The Black woman is not left out in the struggle. For the woman, high expectations are placed on her to keep the family together, take care of the home and in some cases, work to bring in more money.

How things are structured in most African homes makes it harder for the Black man to relax, go on vacations or seek luxury like his White counterpart. For most Africans, relaxing and having fun is a luxury they can't afford or simply put- 'a waste of time'. This leaves them always under pressure and stress, which is bad for the heart.

Studies have shown that stress can increase the risk of heart diseases.8 When the body is stressed, stress hormones (primarily cortisol) are released. High levels of cholesterol in the body can increase blood sugar, blood cholesterol and blood pressure. These can lead to heart attack or stroke. 

Also, most Nigerians tend to skip physical activity. Exercises like running and playing football are left for the children and teenagers while the adults (who have higher risks of developing heart issues12) work from Monday to Saturday and go out on Sundays to watch football with friends over beer bottles.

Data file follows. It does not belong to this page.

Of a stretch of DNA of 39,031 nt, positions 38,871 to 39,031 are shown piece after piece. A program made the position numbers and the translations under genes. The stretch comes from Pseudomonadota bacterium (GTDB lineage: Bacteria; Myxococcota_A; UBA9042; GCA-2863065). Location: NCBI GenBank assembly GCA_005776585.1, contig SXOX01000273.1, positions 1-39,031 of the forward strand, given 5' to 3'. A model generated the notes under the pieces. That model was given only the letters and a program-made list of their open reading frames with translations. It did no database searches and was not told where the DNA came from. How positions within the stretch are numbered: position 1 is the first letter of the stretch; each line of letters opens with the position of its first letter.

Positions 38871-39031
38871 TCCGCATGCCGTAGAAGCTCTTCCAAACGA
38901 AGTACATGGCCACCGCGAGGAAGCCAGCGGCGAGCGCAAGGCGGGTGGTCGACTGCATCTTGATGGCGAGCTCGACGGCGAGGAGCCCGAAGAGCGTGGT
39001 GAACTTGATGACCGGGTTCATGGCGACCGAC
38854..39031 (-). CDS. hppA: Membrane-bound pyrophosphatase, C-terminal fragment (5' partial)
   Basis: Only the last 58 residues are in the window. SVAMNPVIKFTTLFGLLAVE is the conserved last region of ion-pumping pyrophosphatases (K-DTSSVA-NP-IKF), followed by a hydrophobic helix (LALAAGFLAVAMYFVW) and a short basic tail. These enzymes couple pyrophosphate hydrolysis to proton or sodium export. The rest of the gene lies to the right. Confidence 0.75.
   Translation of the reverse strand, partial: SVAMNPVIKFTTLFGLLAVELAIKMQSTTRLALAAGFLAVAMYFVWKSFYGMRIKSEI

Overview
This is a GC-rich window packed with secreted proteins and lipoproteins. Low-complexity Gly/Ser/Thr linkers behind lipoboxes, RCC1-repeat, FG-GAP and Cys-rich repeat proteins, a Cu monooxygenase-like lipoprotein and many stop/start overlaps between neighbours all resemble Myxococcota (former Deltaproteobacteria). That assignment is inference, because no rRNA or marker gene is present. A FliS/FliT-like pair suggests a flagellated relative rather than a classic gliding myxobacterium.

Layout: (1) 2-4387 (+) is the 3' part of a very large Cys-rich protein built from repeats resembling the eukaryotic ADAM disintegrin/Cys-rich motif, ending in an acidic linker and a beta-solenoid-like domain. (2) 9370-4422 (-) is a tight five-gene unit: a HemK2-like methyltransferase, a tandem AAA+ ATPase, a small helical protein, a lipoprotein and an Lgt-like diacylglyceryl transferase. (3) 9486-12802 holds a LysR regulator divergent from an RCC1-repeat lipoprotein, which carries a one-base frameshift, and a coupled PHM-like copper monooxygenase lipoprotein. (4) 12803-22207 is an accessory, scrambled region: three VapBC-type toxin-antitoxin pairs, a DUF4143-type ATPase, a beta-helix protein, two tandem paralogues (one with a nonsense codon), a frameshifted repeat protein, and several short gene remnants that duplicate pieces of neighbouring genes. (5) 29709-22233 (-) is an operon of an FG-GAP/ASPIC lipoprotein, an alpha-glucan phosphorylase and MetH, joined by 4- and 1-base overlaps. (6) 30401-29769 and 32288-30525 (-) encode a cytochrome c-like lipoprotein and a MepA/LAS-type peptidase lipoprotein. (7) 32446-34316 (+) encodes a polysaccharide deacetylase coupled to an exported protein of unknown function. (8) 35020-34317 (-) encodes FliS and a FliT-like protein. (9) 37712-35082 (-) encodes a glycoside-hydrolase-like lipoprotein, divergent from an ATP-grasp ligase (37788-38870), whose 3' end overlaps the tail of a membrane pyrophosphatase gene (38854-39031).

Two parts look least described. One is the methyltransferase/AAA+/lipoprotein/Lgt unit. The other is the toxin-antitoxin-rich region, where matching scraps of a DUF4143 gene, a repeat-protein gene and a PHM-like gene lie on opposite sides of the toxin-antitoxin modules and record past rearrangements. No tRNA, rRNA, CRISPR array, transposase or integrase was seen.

An epidemiological study showed the level of insufficient physical activity in Nigeria.1 According to the study, the prevalence of physical inactivity in Nigeria is about 52%. Women have a higher prevalence of physical inactivity (55.8%) compared to men (49.3%).

The heart is a muscle and responds to exercise like other muscles in other parts of the body. Research has shown that being physically active is a crucial step to maintaining a healthy heart.7 Lack of physical exercise among a more significant number of the population could increase the population’s risk for heart disease. 

Another factor that could contribute to the higher risk of health disease amongst Black is eating lifestyle. Brookings published an article titled, “Black and Hispanic Americans at higher risk of hypertension, diabetes obesity: Time to fix our broken food system”, depicting that food contributes to the development of cardiovascular diseases like hypertension.

Africa’s staple foods include cassava, yam, green bananas and plantain, millet and vegetables. These foods are not bad for the health if prepared healthily. A 2017 study showed that Africans are now dumping the more nutritious foods for the less nutritious ones that contain more added fats, salt and sugar.11

Unhealthy meals can cause medical conditions like diabetes and coronary heart disease. Also, overeating high-calorie staple foods without working out can lead to weight gain and obesity. Obesity increases the risk of cardiovascular diseases, particularly coronary heart diseases and heart failure.3